Afghanistan tries to join Olympics
SYDNEY, Australia (AP) -- With the Olympics less than six weeks away, Afghanistan diplomats are trying to ensure that their athletes can compete at the Sydney Games.
Mahmoud Saikal, Afghanistan's honorary consul-general to Australia, wants to overturn sanctions placed on his country's National Olympic Committee.
Afghanistan was not invited to send a team to Sydney because the International Olympic Committee ruled the NOC had no real control over sports in the politically unstable country.
Afghanistan's Taliban rulers last week wrote to the IOC, demanding that it overturn the suspension. In issuing its suspension, the IOC also said the Taliban-run Olympic committee bans women from sports.
"In order to have an NOC, you have to be recognized by the United Nations, which the government in Afghanistan is not," an IOC spokesman said Monday. "You also have to have five national federations recognized by the international federations."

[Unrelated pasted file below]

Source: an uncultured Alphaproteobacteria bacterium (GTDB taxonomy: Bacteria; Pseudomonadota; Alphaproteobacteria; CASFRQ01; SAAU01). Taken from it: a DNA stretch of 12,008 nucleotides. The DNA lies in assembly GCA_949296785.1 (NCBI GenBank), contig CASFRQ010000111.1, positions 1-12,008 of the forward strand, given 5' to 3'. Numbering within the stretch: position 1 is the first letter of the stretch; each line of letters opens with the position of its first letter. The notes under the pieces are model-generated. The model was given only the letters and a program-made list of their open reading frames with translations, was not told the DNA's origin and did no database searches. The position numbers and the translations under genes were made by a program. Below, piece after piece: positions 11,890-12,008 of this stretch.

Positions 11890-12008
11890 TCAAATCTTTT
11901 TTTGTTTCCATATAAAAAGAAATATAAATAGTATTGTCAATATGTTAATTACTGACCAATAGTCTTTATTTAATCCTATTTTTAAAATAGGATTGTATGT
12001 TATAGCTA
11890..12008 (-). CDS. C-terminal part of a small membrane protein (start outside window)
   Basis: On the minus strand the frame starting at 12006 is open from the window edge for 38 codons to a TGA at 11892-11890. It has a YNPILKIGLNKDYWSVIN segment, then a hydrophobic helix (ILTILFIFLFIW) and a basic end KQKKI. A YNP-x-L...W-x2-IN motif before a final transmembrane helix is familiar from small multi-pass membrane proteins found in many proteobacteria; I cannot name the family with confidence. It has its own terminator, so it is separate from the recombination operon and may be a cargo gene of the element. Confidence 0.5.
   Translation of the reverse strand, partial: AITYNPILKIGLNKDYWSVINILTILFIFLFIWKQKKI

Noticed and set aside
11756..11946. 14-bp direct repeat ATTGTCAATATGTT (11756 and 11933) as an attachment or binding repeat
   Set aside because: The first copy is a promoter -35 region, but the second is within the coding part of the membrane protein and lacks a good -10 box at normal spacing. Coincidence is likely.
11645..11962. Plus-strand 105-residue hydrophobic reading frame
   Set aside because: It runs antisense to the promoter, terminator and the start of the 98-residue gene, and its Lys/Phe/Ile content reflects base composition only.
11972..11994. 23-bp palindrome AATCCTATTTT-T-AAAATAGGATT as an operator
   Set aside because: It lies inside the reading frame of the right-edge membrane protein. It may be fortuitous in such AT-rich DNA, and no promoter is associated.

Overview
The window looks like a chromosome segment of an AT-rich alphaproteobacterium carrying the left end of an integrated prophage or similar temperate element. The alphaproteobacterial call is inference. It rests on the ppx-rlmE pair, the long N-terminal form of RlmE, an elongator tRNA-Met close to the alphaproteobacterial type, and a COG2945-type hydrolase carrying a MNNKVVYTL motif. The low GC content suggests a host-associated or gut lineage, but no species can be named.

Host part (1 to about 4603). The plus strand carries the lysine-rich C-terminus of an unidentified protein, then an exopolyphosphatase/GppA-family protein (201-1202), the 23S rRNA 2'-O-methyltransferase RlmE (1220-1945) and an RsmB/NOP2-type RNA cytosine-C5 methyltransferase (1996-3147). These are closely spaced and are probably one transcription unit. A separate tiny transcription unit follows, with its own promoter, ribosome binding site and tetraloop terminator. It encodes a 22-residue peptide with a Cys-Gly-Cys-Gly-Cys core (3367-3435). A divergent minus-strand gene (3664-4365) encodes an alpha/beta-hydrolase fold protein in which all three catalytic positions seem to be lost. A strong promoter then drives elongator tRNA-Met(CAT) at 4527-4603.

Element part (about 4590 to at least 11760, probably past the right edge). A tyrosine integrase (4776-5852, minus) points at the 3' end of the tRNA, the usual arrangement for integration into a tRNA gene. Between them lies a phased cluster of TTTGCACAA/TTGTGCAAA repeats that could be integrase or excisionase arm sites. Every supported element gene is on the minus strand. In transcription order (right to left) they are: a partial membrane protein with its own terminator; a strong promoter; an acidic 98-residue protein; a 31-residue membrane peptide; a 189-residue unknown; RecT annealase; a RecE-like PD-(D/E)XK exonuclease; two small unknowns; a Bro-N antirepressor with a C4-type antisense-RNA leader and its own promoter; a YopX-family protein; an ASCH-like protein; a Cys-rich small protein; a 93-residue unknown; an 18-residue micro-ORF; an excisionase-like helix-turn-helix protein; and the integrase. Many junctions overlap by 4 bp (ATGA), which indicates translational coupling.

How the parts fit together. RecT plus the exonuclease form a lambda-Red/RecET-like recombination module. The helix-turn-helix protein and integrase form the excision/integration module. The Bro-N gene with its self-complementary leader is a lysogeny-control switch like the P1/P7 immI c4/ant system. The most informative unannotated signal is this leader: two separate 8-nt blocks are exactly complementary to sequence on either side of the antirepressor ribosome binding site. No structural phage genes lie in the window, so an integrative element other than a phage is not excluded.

Shakoor Muttmain, the Taliban's minister for sports, said he thought pressure from the United States and the United Nations prompted the IOC ban.
The United Nations regards the ousted government of president Burhanuddin Rabbani as Afghanistan's legitimate government and does not recognize the hard-line Taliban rulers, who control more than 90 percent of the country.
Saikal, who represents the ousted government, said the suspension was under review.
"We are confident that Afghanistan will participate in the Olympic Games," he was quoted as saying. "The Olympic people from Afghanistan have been in contact with me and ... they are confident they will be there.
"This is a sports event. It's a matter of our sport men and women, what is left of them, to come and take part in these games."
Afghanistan has competed at every Summer Olympics since 1936, Saikal said. Invitations were sent to 199 nations to compete in Sydney. The deadline for acceptances is the end of August.
Muttmain has said Afghan athletes have been training in wrestling, boxing, soccer and track and field.
The Afghan men who compete must follow strict rules that prohibit them from wearing shorts and require that they grow beards.
International boxing and wrestling tournaments require athletes to be clean-shaven.